Department of Electrical and Computer Engineering
College of Engineering and Computing
Ali Mazloomzadeh, a Ph.D. candidate in the Department of Electrical and Computer Engineering, recently received the "Best Student Paper Award" at SmartGridComm 2013 in Vancouver, Canada. The fourth international conference brought together researchers from academia, industry, and national labs to discuss innovative designs that can optimize energy consumption for global consumers.
Ali's paper "TSB: Trusted Sensing Base for the Power Grid" earned him one of the conference's top honors. The internationally recognized award was a product of key collaborations between Ali, FIU Professor Dr. Osama Mohammed, and University of Miami Assistant Professor Saman Aliari Zonouz.
Before joining the Ph.D. program at FIU in the Spring of 2010, Ali earned his M.S. in Electrical Engineering from Amirkabir University of Technology (Tehran Polytechnic), Tehran, Iran in 2009. He is currently completing his dissertation, which is titled "Development of Hardware in the Loop Real-Time Control Techniques for Hybrid Power Systems Involving Distributed Demands and Sustainable Energy Sources."
With plans to become a professor, Meng Xu wanted the best education possible. In 2010 she left her native China to pursue graduate studies at FIU. Since then, she has expanded her research in biochemistry, research that has its implications for treating cancer and neurological disease and that has recently won Meng Xu an award from the Environmental Mutagenesis and Genomics Society. Meng's Student and New Investigator Travel Award, a first for any FIU student, recognizes research excellence and promise of long-term contribution to the field of Environmental Mutagenesis and Genomics. With support from her advisor and laboratory colleagues, she has found a corner of comfort where she can thrive far, far from home.
Q&A with Meng Xu
What got you interested in research?
When I was in high school, we were taught biology and topics related to genetics, such as how chromosomes recombine with each other. In those moments, I felt hit by the beautiful things, and I wanted to know exactly what's happening and see more in the area. After I graduated high school, I went to university and chose a major called biotechnique. Mainly we'd do genomic recombination with bacteria. So at that time, I realized how beautiful this area was. Finally, after I graduated from my university, I decided to go to FIU to continue with this area of study.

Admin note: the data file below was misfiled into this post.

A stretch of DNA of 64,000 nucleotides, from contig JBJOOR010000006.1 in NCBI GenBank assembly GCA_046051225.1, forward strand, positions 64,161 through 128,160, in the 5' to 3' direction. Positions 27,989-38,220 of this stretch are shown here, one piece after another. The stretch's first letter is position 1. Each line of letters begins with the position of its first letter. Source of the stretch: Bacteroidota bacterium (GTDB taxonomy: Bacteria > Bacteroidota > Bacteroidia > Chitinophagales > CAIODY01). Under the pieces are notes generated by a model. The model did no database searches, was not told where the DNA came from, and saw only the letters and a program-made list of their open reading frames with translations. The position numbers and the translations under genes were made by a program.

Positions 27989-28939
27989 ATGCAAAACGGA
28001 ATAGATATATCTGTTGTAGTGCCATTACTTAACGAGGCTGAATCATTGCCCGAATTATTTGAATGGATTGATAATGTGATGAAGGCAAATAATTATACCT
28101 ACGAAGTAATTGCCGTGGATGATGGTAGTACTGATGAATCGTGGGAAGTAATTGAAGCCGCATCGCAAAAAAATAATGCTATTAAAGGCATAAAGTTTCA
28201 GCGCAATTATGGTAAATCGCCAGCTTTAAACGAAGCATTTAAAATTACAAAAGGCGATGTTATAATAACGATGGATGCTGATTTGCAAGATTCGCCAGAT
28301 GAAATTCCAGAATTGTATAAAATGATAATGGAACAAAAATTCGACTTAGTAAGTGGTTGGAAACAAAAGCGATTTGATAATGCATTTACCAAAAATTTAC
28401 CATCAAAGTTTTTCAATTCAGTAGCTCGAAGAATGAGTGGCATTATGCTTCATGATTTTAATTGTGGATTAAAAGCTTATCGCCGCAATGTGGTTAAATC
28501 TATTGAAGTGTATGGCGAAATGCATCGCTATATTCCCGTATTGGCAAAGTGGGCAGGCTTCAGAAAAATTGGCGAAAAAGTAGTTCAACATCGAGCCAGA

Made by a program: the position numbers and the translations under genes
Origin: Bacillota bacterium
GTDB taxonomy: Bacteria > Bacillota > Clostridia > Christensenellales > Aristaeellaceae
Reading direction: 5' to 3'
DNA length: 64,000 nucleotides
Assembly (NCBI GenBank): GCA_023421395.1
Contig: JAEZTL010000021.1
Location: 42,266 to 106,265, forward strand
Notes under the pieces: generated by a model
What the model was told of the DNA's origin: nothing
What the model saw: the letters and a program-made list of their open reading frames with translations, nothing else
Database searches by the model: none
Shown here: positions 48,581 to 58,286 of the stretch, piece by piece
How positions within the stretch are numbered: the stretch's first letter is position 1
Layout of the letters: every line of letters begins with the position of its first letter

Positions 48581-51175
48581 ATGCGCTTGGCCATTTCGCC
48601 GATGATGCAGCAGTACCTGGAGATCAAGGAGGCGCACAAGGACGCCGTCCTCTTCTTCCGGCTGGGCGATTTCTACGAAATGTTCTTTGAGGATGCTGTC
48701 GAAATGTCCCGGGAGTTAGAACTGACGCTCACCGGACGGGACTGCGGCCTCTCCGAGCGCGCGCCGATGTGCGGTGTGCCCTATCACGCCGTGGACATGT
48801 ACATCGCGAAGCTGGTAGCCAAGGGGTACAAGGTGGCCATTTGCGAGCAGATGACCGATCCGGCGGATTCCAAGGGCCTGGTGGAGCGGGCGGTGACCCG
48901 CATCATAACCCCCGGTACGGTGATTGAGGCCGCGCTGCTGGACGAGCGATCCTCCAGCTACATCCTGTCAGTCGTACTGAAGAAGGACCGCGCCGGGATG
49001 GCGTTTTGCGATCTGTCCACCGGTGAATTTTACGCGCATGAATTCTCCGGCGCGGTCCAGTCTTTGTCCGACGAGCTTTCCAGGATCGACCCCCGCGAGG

What is your research about?
My research area is basically about when our genetic material like DNA gets damaged, so what we want to do is figure out how the proteins in our body, like enzymes, can cooperate with each other to repel that kind of damage.
What is your research goal?
We are working on repeated sequences [of genes]. Their expansion will cause Huntington's disease, which is a neuro-degenerative disease. And the position of the repeat in the androgen receptor will cause cancer. So what we've started is highly linked to disease. Our final goal is to find the mechanisms behind the expansion and division and how we can use chemicals to target specific enzymes in the process to finally cure these kinds of diseases.
How do you like FIU?
FIU is a wonderful university and it has a beautiful environment and great research areas, and my classmates are very friendly. My advisor is Dr. Liu. She helps us a lot with research and acceptance. She is also really concerned with our lives like what activities we are participating in and broadening our views and she helps with our future career.
Tell us about the award you received.
The award from the Environmental Mutagenesis and Genomics Society is a travel award to attend the meeting this September, in California. Why we want to attend is because it's highly linked with what we are studying, so even though it's environmental pollutant stuff it can directly damage our DNA. And since California is far away from Florida, it will cost a lot for the flight ticket and hotel and stuff, and the department funding is somewhat limited, so we wanted to try for some external funding to cover my travel expenses as much as possible. It's weird to get lucky.
What made you want to come all the way to FIU?
The main thing was because the education in China, especially in biochemistry, is far away from that in the U.S. I wanted to sort of broaden my view. It's nice to see what's outside so we can compare with different kinds of people and also work with them. And the thing that drove me to go to FIU to continue with my study is because I searched on the website of the chemistry department, and I saw Dr. Yuan Liu and the short introduction under her name and thought that's really the area I want to study.
Tell us about your department.
In terms of the research group, there are two sides. I have a small group and definitely get more guidance from my advisor and enjoy more area in the lab and concentrate on your research, but the large group has another benefit. You can talk to your lab mates, you can exchange thoughts, and discuss with each other. Of course, you get less attention from the advisor, but it's a friendly environment, so people can talk and know how we can cooperate with each other for big jobs.
Any tips for new students?
For applying to graduate school, first of all, we need to plan ahead of time. The deadline won't wait for you. We need to plan even one year before. Another thing is to get things organized. Because applying to graduate school means that you need to mail out a lot of things and you don't want to miss anything and don't want to mess up things because maybe schools have different departments. And for the awards, just work as hard as possible and then you can get wonderful results.